Stanford creates ‘living archive’ of papers, real-time conversations

Stanford’s archives might not be the first place one looks on the Farm for innovation and new technologies. However, Stanford Libraries’ recent partnership with renowned environmental architect William McDonough may change that with the creation of a “living archive,” the first of its kind.

The archive will hold not only all of McDonough’s papers but also– reflecting an era of increasing digitalization and technological innovation– recordings of all his meetings and phone calls, sent to the University in near-real time.

“It started when I first met Bill McDonough in relationship to working on a museum exhibition project with the Buckminster Fuller archive,” said Roberto Trujillo, head of the libraries’ Special Collections.

McDonough said that Fuller, who influenced McDonough’s work, and Fuller’s archive, which is also housed by Special Collections, inspired his participation in the project. He began his role as a living archive a few years after his initial meeting with Trujillo.

“I just can’t imagine a better place to do it,” McDonough said. “[Stanford] is so perfect.”

McDonough’s own personal physical archive– a collection of sketches, writings, and other various paper material– is estimated to be over 2,000 linear feet. It will take approximately three years to process all of the current material.

Rather than posing a challenge of time, however, compiling a digital archive has posed tests of technological innovation. Throughout the project’s preliminary stages, University archivists have worked to establish a archiving method for digital documentation in an effort led by Michael Olson, digital collections project manager.

“At this point what we’re doing is the scoping exercise for what it would take to do the software development,” Olson said.

Olson framed his role as determining the personnel and software needs posed by the project, as well as devising means of working with both the physical and digital archives.

“There’s all these new formats of media coming along,” Olson said. “What we’re trying to do is to hopefully be able to build in some emulations so you’ll be able to look at some of the older stuff and some of the newer stuff to create a more seamless environment.”

Olson said that he ultimately envisioned software that could be leveraged for other archives and made open source.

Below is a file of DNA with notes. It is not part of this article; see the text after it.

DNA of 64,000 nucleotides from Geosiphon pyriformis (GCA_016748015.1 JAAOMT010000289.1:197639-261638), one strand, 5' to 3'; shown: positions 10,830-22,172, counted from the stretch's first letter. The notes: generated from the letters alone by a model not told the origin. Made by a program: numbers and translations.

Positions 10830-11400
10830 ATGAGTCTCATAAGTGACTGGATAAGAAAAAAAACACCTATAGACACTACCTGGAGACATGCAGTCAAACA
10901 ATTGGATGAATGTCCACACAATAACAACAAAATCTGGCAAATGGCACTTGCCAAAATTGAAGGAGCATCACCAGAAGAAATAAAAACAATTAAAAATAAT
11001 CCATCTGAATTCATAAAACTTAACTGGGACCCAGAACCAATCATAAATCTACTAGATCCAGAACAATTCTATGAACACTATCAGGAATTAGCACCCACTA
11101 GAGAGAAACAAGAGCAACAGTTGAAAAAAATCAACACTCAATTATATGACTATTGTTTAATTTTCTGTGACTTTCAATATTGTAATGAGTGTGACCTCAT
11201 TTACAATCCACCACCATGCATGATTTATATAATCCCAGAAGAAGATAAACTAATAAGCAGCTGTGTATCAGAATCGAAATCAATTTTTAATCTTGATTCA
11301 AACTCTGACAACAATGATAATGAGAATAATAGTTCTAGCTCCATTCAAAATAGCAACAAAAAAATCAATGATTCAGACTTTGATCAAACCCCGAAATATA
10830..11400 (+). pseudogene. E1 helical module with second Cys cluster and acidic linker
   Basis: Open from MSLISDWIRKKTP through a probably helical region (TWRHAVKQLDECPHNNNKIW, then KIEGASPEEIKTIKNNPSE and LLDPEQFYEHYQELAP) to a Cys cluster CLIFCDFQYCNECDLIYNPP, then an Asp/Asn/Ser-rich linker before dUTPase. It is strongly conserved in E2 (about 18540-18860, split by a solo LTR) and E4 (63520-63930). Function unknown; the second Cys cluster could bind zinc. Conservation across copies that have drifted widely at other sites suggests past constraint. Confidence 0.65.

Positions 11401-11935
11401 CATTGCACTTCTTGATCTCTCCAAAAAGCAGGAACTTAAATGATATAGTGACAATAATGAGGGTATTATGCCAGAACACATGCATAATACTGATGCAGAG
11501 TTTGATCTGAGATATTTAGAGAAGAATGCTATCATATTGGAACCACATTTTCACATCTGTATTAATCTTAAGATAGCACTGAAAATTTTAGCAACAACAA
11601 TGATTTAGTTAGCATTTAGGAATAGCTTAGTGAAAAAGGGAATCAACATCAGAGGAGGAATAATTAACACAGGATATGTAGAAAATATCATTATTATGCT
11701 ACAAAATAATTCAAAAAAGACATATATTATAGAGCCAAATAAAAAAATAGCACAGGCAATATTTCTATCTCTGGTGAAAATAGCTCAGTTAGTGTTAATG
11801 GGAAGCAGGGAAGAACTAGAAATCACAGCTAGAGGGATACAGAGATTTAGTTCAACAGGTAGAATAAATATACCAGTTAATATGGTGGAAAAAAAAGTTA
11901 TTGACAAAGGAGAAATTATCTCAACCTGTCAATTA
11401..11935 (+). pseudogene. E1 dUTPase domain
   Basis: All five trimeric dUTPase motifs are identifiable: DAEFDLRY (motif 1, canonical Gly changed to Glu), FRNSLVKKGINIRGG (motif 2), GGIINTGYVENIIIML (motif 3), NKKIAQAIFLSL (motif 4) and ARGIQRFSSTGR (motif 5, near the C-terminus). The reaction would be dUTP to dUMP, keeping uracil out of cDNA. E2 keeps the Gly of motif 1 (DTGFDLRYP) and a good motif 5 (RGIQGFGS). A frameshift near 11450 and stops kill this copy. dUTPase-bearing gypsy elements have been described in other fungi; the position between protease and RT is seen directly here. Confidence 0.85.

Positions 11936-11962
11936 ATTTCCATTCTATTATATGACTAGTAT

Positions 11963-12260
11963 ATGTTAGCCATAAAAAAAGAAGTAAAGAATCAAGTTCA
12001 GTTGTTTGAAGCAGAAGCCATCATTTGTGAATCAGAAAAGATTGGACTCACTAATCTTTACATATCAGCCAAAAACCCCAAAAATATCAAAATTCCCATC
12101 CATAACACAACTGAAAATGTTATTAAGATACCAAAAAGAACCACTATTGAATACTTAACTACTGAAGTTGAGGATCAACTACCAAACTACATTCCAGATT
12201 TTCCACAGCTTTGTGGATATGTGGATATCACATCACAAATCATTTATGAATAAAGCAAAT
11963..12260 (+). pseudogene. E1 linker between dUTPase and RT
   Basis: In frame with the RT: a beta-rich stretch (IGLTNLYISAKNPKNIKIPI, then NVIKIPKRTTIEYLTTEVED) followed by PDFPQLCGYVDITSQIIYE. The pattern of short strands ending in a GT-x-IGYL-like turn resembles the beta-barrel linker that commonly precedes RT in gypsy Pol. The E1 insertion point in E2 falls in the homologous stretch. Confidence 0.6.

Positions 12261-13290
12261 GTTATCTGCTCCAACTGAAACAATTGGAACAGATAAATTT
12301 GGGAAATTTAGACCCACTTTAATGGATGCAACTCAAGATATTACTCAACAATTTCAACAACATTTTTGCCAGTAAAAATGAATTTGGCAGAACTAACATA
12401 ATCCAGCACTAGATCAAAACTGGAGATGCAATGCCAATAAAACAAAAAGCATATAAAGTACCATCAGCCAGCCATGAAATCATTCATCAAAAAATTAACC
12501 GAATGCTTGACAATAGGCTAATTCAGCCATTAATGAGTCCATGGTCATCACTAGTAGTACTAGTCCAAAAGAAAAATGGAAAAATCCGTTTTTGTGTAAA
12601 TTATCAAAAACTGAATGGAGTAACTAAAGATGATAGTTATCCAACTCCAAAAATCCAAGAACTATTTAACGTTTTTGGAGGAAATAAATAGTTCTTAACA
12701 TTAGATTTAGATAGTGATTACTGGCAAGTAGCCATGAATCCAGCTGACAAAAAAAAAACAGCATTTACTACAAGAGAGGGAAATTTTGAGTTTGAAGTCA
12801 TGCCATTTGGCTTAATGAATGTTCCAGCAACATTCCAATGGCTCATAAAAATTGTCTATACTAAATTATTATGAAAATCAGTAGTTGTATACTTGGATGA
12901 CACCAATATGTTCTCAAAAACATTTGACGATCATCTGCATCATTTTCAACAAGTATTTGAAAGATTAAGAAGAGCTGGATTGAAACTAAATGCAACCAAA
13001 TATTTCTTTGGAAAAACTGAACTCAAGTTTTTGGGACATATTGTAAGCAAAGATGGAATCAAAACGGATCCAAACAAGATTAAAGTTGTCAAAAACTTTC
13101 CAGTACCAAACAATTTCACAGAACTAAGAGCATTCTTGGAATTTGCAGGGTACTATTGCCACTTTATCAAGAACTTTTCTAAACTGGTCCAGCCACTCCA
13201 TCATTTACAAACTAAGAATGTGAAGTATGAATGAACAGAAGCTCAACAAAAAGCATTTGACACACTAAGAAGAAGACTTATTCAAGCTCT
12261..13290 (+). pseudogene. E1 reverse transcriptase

“This isn’t going to be a stand alone thing,” Olson said. “McDonough has hopes that other people can use this sort of infrastructure and that it will create new ways of collaborating in the architectural world and in environmental design.”

“We had worked a few years ago on an online delivery tool for born-digital material and money had run out,” said Glynn Edwards, head of technical service for Special Collections. ”But this is going to give us the opportunity to do interviews with… other people who are part of this archive and figure out what everybody’s needs and desires are when working with these materials online.”

Trujillo expressed hope that a variety of students would benefit from the archive’s content.

“His work… I felt was broad enough to have an interest to a student at Stanford working on an undergraduate paper, or a doctoral student working in School of Engineering or the design school or the art department or public policy [program],” Trujillo said.

“I’m hoping they can get their own archive out of it,” McDonough said, describing the archive as a gift that will keep on giving.

During a public talk on Wednesday, McDonough stressed the importance of leaving a legacy behind.

“If you give someone the notion that what they’re doing matters and they can record it and that somebody might care about it like their great-great-grandchildren, they’ll find out ‘Who was grandma?’” McDonough said.

Trujillo emphasized the potential for the archive’s expansion and the emphasis on sharing and collaboration with other institutions.

“We’re starting with Bill and we’re going to see how this goes,” Trujillo said. “I think in the archiving community, this is the next step.”

“We can’t do it all so somebody else should do it too,” he added. “Others will do others and between all of us there’s that much more access to this kind of content. It’s a public good in a bunch of ways.”

About Brittany Torrez